The 14 year old dyslexic boy who cracks open the spine of a dictionary to look up “mortality”.

Lord hear our prayer.

The baby children who like stickers on their quizzes and practice looping their g’s and q’s.

Lord hear our prayer.

The security guard who waves traffic-weary parents into a carpool line.

Lord hear our prayer.

The brown-haired beauty who starts her personal essay with the confession, “Sometimes I make myself throw up.”

Lord hear our prayer.

All of the students and teachers bent over books or lifting their chins toward a midday sun that rips through the classroom window, their silken heads tilted toward the great mysteries of life, of which there are so, so many.

Lord hear our prayer.

 

Amen.

 

 

*In all this talk of semi-automatic rifles and mental illness, people forget that ALL guns are designed to kill.  No one has remembered to mention in all the newspaper catalogues of recent gun tragedies Trayvon Martin, also a child, also murdered with a gun to which no one with the savior complex or xenophobia of George Zimmerman should ever have access.

Sermon for Atonement

Aldo Mondino, Kapparot

 

My fiancee works at a private Jewish high school in town.  He loves it.  Many times the mixture of him (WASP) and the students (mostly Jewish and hailing anywhere from Israel to Mexico) strikes all of us as just hysterically funny.  I find myself amused in no small part because he teaches in the neighborhood I grew up in, then and now chock full of Jews.  Old hat for me, but for my fiancee everything feels new: the Shabbat service on Friday, the abundance of days off in October, the Ma’amad he’ll have to present in December.  My father, a long time fanatic of the 6-man football phenomenon in West Texas, is tickled silly that my fiancee’s school has a 6-man team.

I like when he comes home and says things like, “I love that everyday we get to eat Challah.  Holla!” and lifts the roof with his hands.  I roll my eyes, but it’s still funny.

Occasionally, though, he’ll bring home something sincere and serious, and in truth he takes the whole place sincerely and seriously, as he should.  This past Wednesday Jews all over celebrated Yom Kippur, a day of atonement.  Even I had the school day off.  My fiancee told me a story about a strange act of atonement that the school community performed together based on the custom of Kapparot.  Originally the custom required use of a live chicken, into which the sins of the individual could transfer during the ceremony.   Each person would swing the chicken three times in a circle above her head while reciting these words: “This is my exchange, my substitute, my atonement; this rooster (or hen) shall go to its death, but I shall go to a good, long life, and to peace.”  Then the rooster or hen is slaughtered and given to the hungry to feed them, thus ridding the sinner of his sins.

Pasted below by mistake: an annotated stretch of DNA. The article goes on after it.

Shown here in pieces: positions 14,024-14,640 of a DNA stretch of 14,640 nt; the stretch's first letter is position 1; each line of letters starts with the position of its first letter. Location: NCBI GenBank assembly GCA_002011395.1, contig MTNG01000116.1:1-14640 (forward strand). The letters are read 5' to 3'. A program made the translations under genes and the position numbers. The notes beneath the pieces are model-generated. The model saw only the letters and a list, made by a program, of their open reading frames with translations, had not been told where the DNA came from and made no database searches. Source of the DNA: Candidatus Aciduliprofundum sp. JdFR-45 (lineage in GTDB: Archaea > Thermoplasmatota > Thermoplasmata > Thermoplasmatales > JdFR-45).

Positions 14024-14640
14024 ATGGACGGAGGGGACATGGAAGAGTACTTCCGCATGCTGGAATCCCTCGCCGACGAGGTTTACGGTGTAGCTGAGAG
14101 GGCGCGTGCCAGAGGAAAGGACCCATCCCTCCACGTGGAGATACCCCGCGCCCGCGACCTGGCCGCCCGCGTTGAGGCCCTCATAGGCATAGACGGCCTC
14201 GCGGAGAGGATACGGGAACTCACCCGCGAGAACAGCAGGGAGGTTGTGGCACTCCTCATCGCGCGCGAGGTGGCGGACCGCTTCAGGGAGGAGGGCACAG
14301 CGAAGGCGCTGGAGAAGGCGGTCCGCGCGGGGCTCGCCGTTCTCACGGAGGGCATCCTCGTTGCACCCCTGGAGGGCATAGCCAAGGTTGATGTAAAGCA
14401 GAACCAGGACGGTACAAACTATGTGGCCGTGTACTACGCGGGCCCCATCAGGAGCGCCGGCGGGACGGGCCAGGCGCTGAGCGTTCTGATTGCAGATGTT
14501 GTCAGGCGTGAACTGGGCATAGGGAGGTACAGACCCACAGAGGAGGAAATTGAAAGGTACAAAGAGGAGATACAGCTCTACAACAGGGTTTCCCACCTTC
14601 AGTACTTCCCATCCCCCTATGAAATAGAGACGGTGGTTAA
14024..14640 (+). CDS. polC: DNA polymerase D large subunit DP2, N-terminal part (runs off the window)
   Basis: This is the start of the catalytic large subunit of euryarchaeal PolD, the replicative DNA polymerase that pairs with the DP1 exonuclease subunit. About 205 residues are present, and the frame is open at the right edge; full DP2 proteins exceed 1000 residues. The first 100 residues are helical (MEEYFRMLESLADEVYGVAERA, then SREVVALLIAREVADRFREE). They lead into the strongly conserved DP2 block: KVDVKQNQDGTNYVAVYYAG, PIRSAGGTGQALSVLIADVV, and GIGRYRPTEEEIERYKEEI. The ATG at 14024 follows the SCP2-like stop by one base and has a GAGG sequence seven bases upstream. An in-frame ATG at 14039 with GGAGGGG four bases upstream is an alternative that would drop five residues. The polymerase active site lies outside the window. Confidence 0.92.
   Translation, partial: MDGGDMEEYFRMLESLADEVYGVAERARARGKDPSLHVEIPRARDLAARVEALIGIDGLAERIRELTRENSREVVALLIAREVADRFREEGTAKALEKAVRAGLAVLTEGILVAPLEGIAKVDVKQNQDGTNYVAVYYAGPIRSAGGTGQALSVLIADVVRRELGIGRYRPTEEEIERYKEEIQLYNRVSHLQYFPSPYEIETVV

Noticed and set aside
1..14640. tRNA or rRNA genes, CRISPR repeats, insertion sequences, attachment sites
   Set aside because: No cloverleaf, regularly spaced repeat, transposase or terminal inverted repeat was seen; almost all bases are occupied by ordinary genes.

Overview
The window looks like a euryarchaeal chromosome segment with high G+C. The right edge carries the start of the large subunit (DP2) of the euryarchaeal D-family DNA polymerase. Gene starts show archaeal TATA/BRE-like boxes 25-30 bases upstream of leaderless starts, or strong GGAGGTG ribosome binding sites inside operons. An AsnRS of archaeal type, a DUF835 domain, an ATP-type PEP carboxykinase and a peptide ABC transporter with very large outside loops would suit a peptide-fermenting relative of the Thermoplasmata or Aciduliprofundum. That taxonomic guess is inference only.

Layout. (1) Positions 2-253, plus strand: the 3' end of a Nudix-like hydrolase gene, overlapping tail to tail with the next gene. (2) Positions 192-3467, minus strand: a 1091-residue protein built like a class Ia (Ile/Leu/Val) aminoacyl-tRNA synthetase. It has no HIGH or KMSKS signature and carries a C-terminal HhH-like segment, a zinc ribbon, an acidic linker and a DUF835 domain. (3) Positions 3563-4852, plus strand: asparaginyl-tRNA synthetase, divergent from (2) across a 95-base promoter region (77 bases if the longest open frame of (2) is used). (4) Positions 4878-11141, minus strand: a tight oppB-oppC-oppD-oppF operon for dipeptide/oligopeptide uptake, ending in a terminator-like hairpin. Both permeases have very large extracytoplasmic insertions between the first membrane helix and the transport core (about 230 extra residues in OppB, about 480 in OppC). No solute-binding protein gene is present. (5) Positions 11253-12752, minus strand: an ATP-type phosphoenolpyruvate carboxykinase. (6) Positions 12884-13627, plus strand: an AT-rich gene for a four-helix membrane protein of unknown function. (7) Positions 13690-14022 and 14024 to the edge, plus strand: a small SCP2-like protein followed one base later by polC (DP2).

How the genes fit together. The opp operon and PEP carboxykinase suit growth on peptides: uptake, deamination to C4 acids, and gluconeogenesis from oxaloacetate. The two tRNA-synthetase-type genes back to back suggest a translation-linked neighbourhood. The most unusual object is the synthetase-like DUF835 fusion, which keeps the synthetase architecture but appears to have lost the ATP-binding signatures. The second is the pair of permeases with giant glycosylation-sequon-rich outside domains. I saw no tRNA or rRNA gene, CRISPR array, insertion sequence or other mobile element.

At my fiancee’s school, they did not use live animals, thankfully.  Instead, in a more compassionate version of the ceremony, each student wrote down his sins on a piece of paper, wrapped the paper in a dollar bill and swung the dollar bill over his head three times while reciting the requisite words.  Afterward, the rabbis took the money to the needy and burned the papers filled with the all the sins of teenagers.

“What was your sin?” I asked my fiancee.

“I didn’t write one down.  The teachers didn’t have to write one down.  Just the students,” he said.

I forgot about it after a few hours.

But yesterday morning I remembered.  I woke up and shook my fiancee awake.

“Baby.  We should write down _________ and put it in money and then give it away.”

He didn’t laugh.  We had some atoning to do toward each other.

I’m sure our version of Kapparot differed in almost every visible way from the original custom.  We used the back of a torn envelope.  Both of us wrote something down about abusing alcohol a little too often; I quickly scribbled down a few more things I never said out loud.  And won’t.  I only had a $10 dollar bill so that’s what we used.   He went first.  I recited second.  We stood on our rained-out deck, the deep green ivies dripping fat drops of water onto the brick walls, steam rising up from the humid earth beneath the wood planks below our feet, cars humming past toward the makeshift entrance to I-10 at the end of our block.